8 Essentials of Effective Speaking–a talk by David Brooks


At the Leadership Conference held by District 30 (Chicagoland) of Toastmasters International on August 31, 2013, David Brooks, the 1990 World Champion of Public Speaking, gave a talk on the Essentials of Effective Speaking.    Joining him on stage was Presiyan Vasilev, a sales professional from Chicago, Illinois, who won the 2013 World Championship of Public Speaking one week ago at the International Toastmasters Convention held in Cincinnati, Ohio, after several eliminating rounds that begins six months ago with 30,000 participants from 122 countries.   For more information on how to become a better public speaker, go to David Brooks website at  http://www.davidbrookstexas.com/.

1.   The audience is not the enemy

The reason why many people avoid public speaking is because they have a fear of it, which is partially fear of an unknown and possibly hostile audience.    Just remember that the audience is not the enemy.    Don’t try to get rid of your fear; harness it and consider it a constant companion which keeps you trying to do your best.   The audience will forgive an occasional mistake; most of them are secretly rooting for you to succeed from the start.    Just remember to locate some friendly faces out there, those people who seem to be nodding and in general getting enthusiastic about your message.   If you do happen to make a mistake, locate those friendly faces!    Just remember that because you see somewhat who seems not to be enthusiastic, it could be a combination of culture, personality, or occupation that does permit them to show it as openly as others.

2.  Determine what you want the audience to think, feel, or do

What is your objective in the speech?   This should be simple enough to apply the “business card test”:   can you write down the “message” of your speech on the back of a business card?   If so, it is simple enough to get across in the 5-7 minutes you are allotted.    If you can’t, then the audience most likely will not get the message, or at least not all of it.

3.  Write your speech word for word

The purpose is NOT so that you can memorize your speech.    The purpose is so that you can edit it.  Good speaking begins with good writing; good writing depends on good editing.    He gave the example of the Gettysburg address, which consists of 10 sentences that took a total of 2 minutes to deliver.    There is an apocryphal story about how it was cobbled together by Lincoln on the back of an envelope on his way to give the speech:   that is simply not true, because we have several drafts of his speech which prove otherwise.    What is interesting in reading the drafts is not what was included in the speech; it was how much was taken out.    Every word has a purpose.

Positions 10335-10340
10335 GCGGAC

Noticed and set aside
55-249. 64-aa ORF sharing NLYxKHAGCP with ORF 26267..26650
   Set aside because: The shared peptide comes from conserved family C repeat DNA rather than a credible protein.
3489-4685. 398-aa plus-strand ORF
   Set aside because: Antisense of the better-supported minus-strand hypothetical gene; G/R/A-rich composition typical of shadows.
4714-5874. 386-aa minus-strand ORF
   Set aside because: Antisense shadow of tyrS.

4.   Bring life to your words with colorful images and examples

This is where style becomes apparent.    Choose those words which evoke the audience’s own imagination so that they start to experience what you are saying, rather than just hearing it.

5.  Six words that can change the way you speak:  Make A Point; Tell A Story

It was stated earlier in point #2 that you should have a point to your speech; rather than explain that point to your audience, you need to have them discover it through experiencing it as part of the story you tell.

6.  Six emotions that will connect with any audience:  happiness, sadness, anger, surprise, disgust, and fear

Choose words which not only create an image, but which evoke at least evoke one of the emotions listed above.    When people empathize with you, they are more willing to accept your message that you want to convey in your speech.

7.  Don’t underestimate the power of laughter

When we laugh, we relax.   When we relax, our minds are more receptive to learning.    Many people don’t think they can get people to laugh because they think they are not able to tell a joke.    A professional joke-teller is a comedian; you don’t have to be a comedian to make people laugh.   Just ask yourself what makes you laugh.    Take a notebook with you or a digital recorder and if you see something that makes you laugh, write it down and make a “humor file.”    In fact, this technique works with the six emotions listed above in point #6.   Then have this on hand so that you can insert these into a speech into a place where they will have the most impact.

8.  Don’t tell us, take us

Rather than describing the incident like a reporter, take us as an eyewitness to the event by acting it out with movements, gestures, vocal inflections that put us right there in the middle of the action!

These techniques were demonstrated by David Brooks and his guest, the new World Champion of Public Speaking, Presiyan Vasilev, by having them recount some stories based simply on experiences that had had within the past 24 hours.   After each of the half-dozen examples, they asked to go through the six emotions and the six attributes of the stories.   Presiyan said that besides the six emotions related by David Brooks, the six attributes of your story should be that it is:

  • Believable
  • Relatable
  • Original
  • Optimistic
  • Kind-Hearted
  • Simple

Of course, someone in the audience noted that the acronym for these six attributes is BROOKS, which having just witnessed the talk by David Brooks, should be easy to memorize.    Together, these two champions, one from 1990 and the newest one from 2013, demonstrated that effective speaking is a skill that ANYONE can learn to make their speeches more effective.

It was an inspiring talk on a personal level, and as the Vice President of Education of my Toastmasters Club, I intend to use David Brooks’ materials to start our club’s own Resources Library!

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